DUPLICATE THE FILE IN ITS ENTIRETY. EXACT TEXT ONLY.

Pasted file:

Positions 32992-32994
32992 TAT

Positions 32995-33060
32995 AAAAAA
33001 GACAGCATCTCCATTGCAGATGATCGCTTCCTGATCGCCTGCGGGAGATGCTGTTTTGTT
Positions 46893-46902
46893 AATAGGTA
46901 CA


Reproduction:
Positions 32992-32994
32992 TAT

Positions 32995-33060
32995 AAAAAA
33001 GACAGCATCTCCATTGCAGATGATCGCTTCCTGATCGCCTGCGGGAGATGCTGTTTTGTT
Positions 46893-46902
46893 AATAGGTA
46901 CA